As it turned out, it was an empire built on sand. Seleucus needed only one battle, at Corupedium in 281, to overthrow Lysimachus - only to be killed himself when he arrived in Europe, by an usurper named Ptolemy Keraunos. This offered new chances to Pyrrhus, who had both the moral credit and the opportunity to become king of his former kingdom. However, he lacked the temperament to settle and rule. The warrior Pyrrhus had other plans.
 

Italy

Since time immemorial, there had been Greeks living on the shores of southern Italy and Sicily. Once, they had been superior to the native Italian tribes, but this supremacy had vanished. In the interior, people like the Sicilian Ducetius had copied Greek techniques of warfare and learned how to govern their states.

Sometimes, when the enemies of the Greeks were becoming too powerful, the settlers invited warriors from the homeland. The Corinthian Timoleon had liberated Syracuse from the Carthaginian threat between 344 and 337; at the same time, king Archidamus III of Sparta had campaigned in the "heel" of Italy; and in 334, Pyrrhus' relative Alexander of Molossis had supported the divided Greek colonies against the federation of mountain tribes that is known as the Samnites. We have already seen above that this Alexander had weakened the native tribes, and that his ally Rome had benefited. It had been able to overcome the resistance of the Samnites and had started to unify Italy.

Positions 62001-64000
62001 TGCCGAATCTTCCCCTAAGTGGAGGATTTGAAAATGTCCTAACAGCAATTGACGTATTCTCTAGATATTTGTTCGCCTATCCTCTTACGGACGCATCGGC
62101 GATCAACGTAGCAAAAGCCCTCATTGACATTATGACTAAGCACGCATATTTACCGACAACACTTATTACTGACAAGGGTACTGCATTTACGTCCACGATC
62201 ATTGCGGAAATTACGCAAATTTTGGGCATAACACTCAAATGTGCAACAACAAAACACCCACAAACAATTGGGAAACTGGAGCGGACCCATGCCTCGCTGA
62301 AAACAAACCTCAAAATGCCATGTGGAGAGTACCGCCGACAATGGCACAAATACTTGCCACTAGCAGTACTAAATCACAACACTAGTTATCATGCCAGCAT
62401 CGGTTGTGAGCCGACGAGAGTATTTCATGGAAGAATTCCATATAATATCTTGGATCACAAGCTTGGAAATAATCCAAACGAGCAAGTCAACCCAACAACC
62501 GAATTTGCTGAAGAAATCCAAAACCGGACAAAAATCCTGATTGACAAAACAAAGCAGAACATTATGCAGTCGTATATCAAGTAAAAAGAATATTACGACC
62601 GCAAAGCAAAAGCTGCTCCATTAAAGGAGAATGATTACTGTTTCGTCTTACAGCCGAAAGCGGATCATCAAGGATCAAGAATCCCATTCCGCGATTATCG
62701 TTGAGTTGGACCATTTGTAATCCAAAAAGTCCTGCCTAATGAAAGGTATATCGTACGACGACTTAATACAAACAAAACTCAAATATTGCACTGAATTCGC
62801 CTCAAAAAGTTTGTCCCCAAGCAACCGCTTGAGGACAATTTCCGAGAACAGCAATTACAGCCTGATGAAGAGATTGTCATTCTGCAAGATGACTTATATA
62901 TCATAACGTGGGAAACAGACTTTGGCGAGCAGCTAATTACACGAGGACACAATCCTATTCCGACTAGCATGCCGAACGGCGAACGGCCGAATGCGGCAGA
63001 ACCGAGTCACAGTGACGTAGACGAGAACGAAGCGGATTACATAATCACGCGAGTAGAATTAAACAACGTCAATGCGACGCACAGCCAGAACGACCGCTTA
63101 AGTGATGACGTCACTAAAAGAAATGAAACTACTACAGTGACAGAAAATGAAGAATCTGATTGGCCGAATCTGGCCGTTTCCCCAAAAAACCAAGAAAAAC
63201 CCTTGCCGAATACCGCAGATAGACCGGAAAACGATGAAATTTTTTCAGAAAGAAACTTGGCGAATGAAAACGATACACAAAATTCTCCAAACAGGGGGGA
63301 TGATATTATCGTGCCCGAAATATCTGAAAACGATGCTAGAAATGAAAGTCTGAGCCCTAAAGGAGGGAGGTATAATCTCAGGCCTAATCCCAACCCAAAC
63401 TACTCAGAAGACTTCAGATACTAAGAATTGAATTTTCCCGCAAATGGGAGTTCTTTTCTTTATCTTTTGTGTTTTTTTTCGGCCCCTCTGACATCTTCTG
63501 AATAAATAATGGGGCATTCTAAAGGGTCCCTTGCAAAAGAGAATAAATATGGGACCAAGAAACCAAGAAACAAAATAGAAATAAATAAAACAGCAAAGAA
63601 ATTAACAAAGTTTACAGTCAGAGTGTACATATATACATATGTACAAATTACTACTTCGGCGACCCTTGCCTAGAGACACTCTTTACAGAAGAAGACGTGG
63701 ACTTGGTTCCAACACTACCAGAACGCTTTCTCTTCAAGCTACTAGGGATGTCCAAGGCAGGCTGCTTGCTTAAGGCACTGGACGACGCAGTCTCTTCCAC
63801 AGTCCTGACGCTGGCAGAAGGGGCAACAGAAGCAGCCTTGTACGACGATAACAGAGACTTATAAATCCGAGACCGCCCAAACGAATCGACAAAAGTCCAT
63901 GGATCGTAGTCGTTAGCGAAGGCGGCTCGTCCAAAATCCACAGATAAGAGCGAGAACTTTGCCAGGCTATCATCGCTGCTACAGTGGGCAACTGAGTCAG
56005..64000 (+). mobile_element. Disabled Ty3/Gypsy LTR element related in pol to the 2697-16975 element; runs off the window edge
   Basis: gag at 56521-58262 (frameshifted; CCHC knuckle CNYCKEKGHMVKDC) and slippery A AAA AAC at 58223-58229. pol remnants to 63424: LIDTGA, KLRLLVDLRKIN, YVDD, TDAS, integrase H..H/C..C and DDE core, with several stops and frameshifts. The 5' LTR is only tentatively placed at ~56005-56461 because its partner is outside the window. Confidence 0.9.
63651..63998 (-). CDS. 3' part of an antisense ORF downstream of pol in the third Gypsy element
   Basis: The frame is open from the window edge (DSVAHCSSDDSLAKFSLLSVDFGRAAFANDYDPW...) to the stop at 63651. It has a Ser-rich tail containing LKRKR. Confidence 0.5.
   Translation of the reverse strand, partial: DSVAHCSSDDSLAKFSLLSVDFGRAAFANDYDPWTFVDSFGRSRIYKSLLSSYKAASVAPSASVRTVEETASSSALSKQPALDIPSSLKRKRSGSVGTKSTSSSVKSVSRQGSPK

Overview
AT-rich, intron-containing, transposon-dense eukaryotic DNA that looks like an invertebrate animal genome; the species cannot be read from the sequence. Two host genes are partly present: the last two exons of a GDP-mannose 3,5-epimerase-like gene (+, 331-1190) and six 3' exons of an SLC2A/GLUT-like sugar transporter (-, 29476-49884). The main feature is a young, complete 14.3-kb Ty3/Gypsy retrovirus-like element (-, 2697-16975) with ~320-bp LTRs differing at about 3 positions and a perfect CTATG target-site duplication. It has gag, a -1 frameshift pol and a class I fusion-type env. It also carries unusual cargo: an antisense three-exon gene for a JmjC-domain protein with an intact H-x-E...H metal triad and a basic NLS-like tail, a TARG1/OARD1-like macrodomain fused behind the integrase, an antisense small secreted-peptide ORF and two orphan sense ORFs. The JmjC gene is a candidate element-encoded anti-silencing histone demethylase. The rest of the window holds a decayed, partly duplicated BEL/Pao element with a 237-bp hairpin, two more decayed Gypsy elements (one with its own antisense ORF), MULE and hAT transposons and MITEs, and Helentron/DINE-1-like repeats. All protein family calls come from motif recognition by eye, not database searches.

Coin of the Roman she-wolf, minted between 279 and 276. Kunsthistorisches Museum, Wien (Austria). Photo Jona Lendering.
Coin of the Roman she-wolf, 
minted between 279 and 276
(Kunsthistorisches Museum,
Wien)

In 281, the inhabitants of Tarentum invited Pyrrhus to help them against the Romans. It was to be an interesting conflict. Pyrrhus wanted to avenge his relative Alexander, who had died in Italy, and wanted to equal Alexander the Great by building up an empire in the western Mediterranean, where wealthy Sicily was an attractive target. He could pose as the champion of Greek civilization, which would gain him more respect in Greece, where the people still regarded their Macedonian and Epirote neighbors as little better than barbarians.

But the most interesting aspect was ideological: it would be a second Trojan War. Rome claimed to have been founded by refugees from Troy, led by Aeneas; and Pyrrhus claimed to be a descendant of the archenemy of the Trojans. A new Achilles would fight against a new Troy. It is probably no coincidence that when the Romans started to strike coins, one of their first series showed a very Italian symbol: the she-wolf, as if the Romans did not want to play the "Trojan" card any more.




The cause of the war was the Roman expansion. In the battle of Sentinum (295), they had defeated the Samnites and Etruscans, and they had started to unify Italy. The Romans were not really interested in the deep south yet, but had by now come to think of Italy as a whole. The Greek towns in the south were now within the Roman horizon, and they were forced to intervene earlier than they may have liked.